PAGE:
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Old 05-08-2018, 02:42 AM   #14  
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So if I'm understanding these relationships right, removing the booster, keeping the master the same size (but replacing it because that was the whole point) and running the BBK will net me an increase in braking effort but an increase in braking leverage, which should net out because for a given force on the brakes I'll have more force slowing the car, so it should stay more or less even compared to the current setup.
And if that's correct I'll need a dual master cylinder the same diameter I currently have, a booster delete, and a BBK to achieve my goal, with some lines to attach the master to the distribution block I have stock. And I should attach the delete in the current location to keep the same setup, or slightly higher for a braking leverage increase to reduce the effects of the booster delete.
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Old 05-08-2018, 03:00 AM   #15  
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Removing the brake booster is around a 5:1 loss in pedal leverage. So if you use to apply 10lbs of force to slow the car, without a booster it will be 50lbs... it's a massive disadvantage. Dropping the master a few ratios will only have a 15 - 50% effect. When you drop the booster, you really need to also drop the master diameter, or increase the pedal ratio as well as running a BBK and then you still need to push the pedal 3-4 times harder. Also the pedal will now move a lot more so you also need to get higher performance pads with less compression and run braided lines to stop you getting a smushy pedal. That is why you don't do it on a street car.

On my car I hardly notice it now, but then I'm strapped into a noisy vibrating race car in a tight race seat with no power steering, braking at 1.5G's so I don't really notice the extra leg force. When you first get in the car you'll definitely notice there is no booster. You'll hit that pedal and nothing will happen and you'll have to push harder, then harder and harder and you'll finally start to slow the car. There is no initial bite from the booster kicking in. It's definitely not a mod to do just because you don't like the look of the booster... it majorly changes to how you have to apply brakes. Force in equals braking power linearly, instead of the weird curve the booster gives. (ie 50% brakes with 10% force)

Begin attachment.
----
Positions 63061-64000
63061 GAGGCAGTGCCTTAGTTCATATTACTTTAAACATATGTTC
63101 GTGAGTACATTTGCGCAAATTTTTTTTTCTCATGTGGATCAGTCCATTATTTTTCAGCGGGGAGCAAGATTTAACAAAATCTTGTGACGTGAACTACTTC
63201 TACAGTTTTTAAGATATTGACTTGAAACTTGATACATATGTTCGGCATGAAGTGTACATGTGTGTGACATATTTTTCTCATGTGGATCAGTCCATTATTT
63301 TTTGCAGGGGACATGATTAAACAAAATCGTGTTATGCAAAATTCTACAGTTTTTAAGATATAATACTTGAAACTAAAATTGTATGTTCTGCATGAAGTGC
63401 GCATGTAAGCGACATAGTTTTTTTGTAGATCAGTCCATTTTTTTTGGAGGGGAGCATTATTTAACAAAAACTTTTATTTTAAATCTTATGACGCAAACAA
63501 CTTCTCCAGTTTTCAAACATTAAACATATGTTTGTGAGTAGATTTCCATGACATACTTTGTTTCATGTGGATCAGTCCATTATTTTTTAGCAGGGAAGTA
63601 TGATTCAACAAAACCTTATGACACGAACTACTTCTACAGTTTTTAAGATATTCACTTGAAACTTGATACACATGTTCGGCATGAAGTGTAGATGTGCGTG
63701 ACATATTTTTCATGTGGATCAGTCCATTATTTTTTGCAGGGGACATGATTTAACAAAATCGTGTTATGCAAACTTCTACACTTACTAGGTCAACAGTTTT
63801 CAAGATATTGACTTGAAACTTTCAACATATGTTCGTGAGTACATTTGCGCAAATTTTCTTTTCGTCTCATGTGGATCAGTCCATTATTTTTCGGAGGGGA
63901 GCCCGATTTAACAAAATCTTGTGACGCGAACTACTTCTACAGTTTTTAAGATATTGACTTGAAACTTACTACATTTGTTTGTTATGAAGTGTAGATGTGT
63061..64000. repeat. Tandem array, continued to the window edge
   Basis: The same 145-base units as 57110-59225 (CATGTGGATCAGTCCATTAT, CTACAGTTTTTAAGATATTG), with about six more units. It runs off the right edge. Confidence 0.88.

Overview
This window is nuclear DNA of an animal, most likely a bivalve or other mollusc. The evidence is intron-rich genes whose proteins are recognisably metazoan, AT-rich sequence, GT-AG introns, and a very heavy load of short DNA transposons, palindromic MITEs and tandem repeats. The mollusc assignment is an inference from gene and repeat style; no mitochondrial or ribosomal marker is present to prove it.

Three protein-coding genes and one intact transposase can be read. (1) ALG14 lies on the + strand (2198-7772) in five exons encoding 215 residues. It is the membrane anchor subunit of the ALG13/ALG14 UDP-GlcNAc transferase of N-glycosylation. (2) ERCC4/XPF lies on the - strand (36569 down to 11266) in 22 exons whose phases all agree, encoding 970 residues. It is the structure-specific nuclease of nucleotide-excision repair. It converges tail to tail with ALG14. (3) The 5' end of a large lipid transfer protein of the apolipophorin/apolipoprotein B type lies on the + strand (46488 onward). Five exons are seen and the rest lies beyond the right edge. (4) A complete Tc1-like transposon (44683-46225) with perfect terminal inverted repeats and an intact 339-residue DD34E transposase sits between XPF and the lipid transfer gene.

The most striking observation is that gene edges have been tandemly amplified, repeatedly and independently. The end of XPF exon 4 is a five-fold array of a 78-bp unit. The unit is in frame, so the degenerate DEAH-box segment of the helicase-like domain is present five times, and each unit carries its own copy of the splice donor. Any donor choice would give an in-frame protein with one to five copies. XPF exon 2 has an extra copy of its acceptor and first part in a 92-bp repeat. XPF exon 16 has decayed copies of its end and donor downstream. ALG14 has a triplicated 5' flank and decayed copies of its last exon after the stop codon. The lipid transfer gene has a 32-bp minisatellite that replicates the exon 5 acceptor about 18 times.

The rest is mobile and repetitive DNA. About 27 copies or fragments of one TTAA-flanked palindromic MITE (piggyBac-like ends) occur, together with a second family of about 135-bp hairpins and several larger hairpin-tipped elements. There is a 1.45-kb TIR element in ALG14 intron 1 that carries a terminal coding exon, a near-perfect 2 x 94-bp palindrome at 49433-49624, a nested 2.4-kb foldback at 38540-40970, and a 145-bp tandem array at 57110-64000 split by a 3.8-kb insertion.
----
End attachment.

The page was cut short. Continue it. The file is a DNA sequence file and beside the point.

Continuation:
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Old 05-08-2018, 03:09 AM   #16  
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Oh also, the stock master is a tandem master which has two pistons internally so they are 2 x the area of the piston for calculation purposes. It's equivalent to running two separate masters of the same size. (eg 50/50 spilt)
I'm running a 0.625" front and a 0.7" rear which increases brake line pressure 30% or so over stock. It also shifts the bias slightly frontwards. I'm running a 11.75" BBK front and 11.44" rear giving me another 30% advantage. So I maybe have 50-60% combined advantage minus the 500% from dropping the booster. So I probably have to apply 2-3 times the pedal force to stop over the same car with stock brakes. (not that my booster worked very well in the first place)
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Old 05-09-2018, 11:12 AM   #17  
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My RHD 94 came with a wilwood 1" master. I'm not sure who's kit it is, but I can take some pictures of specific bits if you need.
Attached Thumbnails
RHD Brake master cylinder-poomlim.png  
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Old 05-09-2018, 01:04 PM   #18  
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Madjak, I'm not seeing any master cylinders that will work with the booster other than the wilwood 1" or stock. Wilwood's site has a couple tandem duals down to 7/8" (stock) but the mounting seems wrong, and that's with pushrod, which if I'm understanding how it works with the booster, is incompatible, the smallest tandem dual available that would seem to work is the 1". I agree with your assessment of what would be best, and I really appreciate all the information you've provided, but from what I'm getting it seems like the choices are go full custom or don't do anything, any intermediate will just reduce performance.

Tran, awesome, thanks for the picture. What other brake upgrades do you have, how do your brakes feel? What do you do with the car?
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Old 05-09-2018, 09:48 PM   #19  
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Yes brakes are tricky because once you start changing things you really need to go the whole hog and just do it right. You can make small tweaks easy enough to adjust minor issues, like install a wilwood adjustable valve, or run a larger master to reduce pedal travel. BUT once you start removing the booster you really need to tweak everything to help bring that pedal ratio back to get to a good solution. Otherwise you'll end up with in a scenario where the car is uncomfortable to drive and stops worse than stock.

These booster delete kits look good, but it's not something you can just bolt up unfortunately. It would be great to get some feedback from someone who has done it.
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Old 05-10-2018, 02:00 AM   #20  
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I've been talking to omgpham who had a delete kit with a 1", but I think he ended up switching to a tilton box before he even ran the master and delete. I think I might just keep topping the fluid off while I save up for a pedal box, because why not just go full racecar. Only 1400 in parts haha